One possible advantage would be that this takes us back to the polarity insensitive and bidirictional current flow inherent in a relay. Back when logic was routinely made from relays, those attributes were routinely taken advantage of to create systems that weren't strictly boolean in nature. The result was fewer relays (and lower power consumption).
You must be joking... THIS is where we're headed? Somehow, I doubt that Intel and others are too worried about the potential competition. Still, it does cause one pause, and in thinking about it, I can see all sorts of low-end applications that beg for as close to zero power if were possible to achieve. This may help.
No matter how small you make a mems switch, the switching speed is still in kHz or at best barely reaching MHz. Although it is small, there is still inertia associated with the metal that is being moved. For those applications that are okay with kHz clock rates but almost no power consumption and extraordinarily radiation hard, this could be what you are waiting for.
This is actually not true; the UC Berkeley group has already demonstrated ns response times and sub-micron features. The technology promises to scale well. The issues are really system-level: device advantages often get lost when the constraints of an entire system are considered.
Okay... indeed, they have demonstrated 10ns switching in 90nm technology. I went back to a Berkeley MEMS paper presented at ISSCC 2010 titled "Prospects for MEM Logic Switch Technology" by Tsu-Jae King Liu, et. al. A very interesting and well written paper. Please contemplate the implications of the following statement pulled from the cited paper. "Ideally, relay endurance should exceed ~3×10^14 cycles, e.g. so that a relay- based microcontroller for embedded sensor applications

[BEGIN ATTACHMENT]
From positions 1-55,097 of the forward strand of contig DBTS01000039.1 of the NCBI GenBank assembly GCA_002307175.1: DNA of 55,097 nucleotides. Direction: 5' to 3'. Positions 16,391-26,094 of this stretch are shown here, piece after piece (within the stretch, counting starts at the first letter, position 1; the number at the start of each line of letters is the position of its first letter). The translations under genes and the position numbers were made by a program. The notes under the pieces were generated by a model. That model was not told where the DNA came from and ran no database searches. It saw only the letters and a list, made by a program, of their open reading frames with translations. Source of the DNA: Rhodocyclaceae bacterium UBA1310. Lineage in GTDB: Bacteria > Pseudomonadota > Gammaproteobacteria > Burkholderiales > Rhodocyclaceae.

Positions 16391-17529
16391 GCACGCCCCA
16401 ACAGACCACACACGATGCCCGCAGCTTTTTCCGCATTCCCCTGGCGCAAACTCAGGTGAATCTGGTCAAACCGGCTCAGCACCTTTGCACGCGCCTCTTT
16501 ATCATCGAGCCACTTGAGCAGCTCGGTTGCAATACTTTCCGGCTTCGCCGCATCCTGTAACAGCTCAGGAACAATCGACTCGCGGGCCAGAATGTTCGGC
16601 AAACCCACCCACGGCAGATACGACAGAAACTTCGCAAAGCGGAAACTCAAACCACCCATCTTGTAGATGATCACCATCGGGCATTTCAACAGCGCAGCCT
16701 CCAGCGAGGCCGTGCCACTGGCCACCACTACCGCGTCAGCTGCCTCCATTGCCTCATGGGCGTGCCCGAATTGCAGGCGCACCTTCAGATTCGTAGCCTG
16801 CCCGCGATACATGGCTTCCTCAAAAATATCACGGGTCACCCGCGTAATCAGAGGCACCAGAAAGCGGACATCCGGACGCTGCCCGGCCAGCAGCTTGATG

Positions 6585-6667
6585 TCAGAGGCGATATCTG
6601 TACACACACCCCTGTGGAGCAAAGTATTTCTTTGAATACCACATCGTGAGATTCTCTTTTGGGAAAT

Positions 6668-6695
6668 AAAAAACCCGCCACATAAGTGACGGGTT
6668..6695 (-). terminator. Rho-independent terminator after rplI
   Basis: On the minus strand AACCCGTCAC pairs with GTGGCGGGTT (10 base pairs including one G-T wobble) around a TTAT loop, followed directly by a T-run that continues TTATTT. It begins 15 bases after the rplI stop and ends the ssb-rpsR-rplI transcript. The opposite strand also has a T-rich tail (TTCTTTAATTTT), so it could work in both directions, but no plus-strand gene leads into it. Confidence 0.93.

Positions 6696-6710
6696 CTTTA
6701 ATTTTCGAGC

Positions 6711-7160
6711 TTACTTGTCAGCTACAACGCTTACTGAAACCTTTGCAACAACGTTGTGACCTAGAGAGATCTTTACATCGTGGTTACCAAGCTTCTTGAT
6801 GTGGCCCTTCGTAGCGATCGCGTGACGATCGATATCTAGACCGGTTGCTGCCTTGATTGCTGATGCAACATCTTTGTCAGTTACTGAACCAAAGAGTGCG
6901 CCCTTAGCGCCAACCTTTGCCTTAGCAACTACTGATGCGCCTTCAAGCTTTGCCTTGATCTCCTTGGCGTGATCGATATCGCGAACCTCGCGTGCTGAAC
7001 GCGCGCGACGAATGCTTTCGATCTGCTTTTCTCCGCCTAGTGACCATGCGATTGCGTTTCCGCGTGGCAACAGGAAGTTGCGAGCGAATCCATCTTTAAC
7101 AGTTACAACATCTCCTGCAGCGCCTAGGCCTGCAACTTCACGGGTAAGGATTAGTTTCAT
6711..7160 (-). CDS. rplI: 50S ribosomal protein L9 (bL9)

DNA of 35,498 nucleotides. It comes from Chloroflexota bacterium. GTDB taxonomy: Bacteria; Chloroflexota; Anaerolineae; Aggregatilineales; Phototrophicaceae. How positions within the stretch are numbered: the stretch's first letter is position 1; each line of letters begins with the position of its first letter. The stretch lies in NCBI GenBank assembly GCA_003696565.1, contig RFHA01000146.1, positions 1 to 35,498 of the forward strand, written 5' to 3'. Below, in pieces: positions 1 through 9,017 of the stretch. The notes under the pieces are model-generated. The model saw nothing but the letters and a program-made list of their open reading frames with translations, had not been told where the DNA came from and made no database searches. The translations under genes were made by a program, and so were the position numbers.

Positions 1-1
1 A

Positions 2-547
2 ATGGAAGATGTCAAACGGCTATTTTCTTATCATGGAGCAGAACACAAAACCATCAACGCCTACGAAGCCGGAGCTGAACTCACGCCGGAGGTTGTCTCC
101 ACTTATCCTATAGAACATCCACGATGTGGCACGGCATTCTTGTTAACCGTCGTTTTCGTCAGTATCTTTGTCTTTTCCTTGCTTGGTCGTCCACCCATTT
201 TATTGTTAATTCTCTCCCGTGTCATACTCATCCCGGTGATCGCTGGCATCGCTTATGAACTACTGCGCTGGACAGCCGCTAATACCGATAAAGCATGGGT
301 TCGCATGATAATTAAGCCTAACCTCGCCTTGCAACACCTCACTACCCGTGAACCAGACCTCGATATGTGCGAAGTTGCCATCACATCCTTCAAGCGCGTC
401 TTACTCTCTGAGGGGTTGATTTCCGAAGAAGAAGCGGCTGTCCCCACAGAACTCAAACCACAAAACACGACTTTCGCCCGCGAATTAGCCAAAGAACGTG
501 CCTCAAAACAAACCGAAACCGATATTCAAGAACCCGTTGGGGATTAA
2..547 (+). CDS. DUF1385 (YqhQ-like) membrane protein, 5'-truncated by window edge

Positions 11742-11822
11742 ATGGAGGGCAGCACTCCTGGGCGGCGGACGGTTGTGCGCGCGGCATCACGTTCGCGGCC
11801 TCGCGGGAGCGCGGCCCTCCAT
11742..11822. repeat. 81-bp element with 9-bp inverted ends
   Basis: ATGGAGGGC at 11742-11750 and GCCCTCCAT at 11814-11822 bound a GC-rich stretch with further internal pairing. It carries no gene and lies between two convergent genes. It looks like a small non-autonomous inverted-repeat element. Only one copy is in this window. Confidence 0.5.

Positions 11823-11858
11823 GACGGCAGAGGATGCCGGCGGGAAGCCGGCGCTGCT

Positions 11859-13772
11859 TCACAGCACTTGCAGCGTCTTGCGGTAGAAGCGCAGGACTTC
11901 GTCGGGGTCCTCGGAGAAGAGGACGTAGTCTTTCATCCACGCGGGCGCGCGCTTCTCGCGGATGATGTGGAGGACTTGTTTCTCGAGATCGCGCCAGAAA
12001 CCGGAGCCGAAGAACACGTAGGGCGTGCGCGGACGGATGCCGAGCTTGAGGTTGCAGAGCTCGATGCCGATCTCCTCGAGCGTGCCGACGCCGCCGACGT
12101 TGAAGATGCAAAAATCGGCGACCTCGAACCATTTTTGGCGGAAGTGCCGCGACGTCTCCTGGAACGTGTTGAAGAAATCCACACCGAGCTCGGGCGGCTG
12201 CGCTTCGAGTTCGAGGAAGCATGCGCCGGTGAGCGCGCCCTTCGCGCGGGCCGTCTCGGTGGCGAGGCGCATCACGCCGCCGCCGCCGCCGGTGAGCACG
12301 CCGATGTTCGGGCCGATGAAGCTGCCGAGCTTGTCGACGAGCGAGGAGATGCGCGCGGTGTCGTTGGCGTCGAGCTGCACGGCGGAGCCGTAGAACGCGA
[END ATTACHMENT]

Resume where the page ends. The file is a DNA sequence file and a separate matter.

could operate reliably for 10 years at 100 MHz clock frequency and 0.01 average transition probability." The clock restrictions implied in that statement are significant. Since this is an emerging technology, perhaps they will find a chemistry that enables higher reliability, which translates into greater reliability and longer life or significantly higher transition probability. Higher clock rate... perhaps.
I have built MEMS switches for RF applications and I don't want to rain on anyone's parade, but it also makes me well aware of fundamental physics. i hope they prove me wrong and will gladly drink to their success.
Interesting discussion, we had very interesting talks on this topic at emerging technologies symposiums (www.cmoset.com)...mechanical devices look slow but at nanoscale they can be actually pretty fast, ns or so...they also look large but again at nanosacel they can be quite small so you can put fair amount of them on IC...having said that there is no way they can replace MOSFETs, they can only add value by providing extra functionality like lower leakage switches...Kris
What are the engineering and design challenges in creating successful IoT devices? These devices are usually small, resource-constrained electronics designed to sense, collect, send, and/or interpret data. Some of the devices need to be smart enough to act upon data in real time, 24/7. Are the design challenges the same as with embedded systems, but with a little developer- and IT-skills added in? What do engineers need to know? Rick Merritt talks with two experts about the tools and best options for designing IoT devices in 2016. Specifically the guests will discuss sensors, security, and lessons from IoT deployments.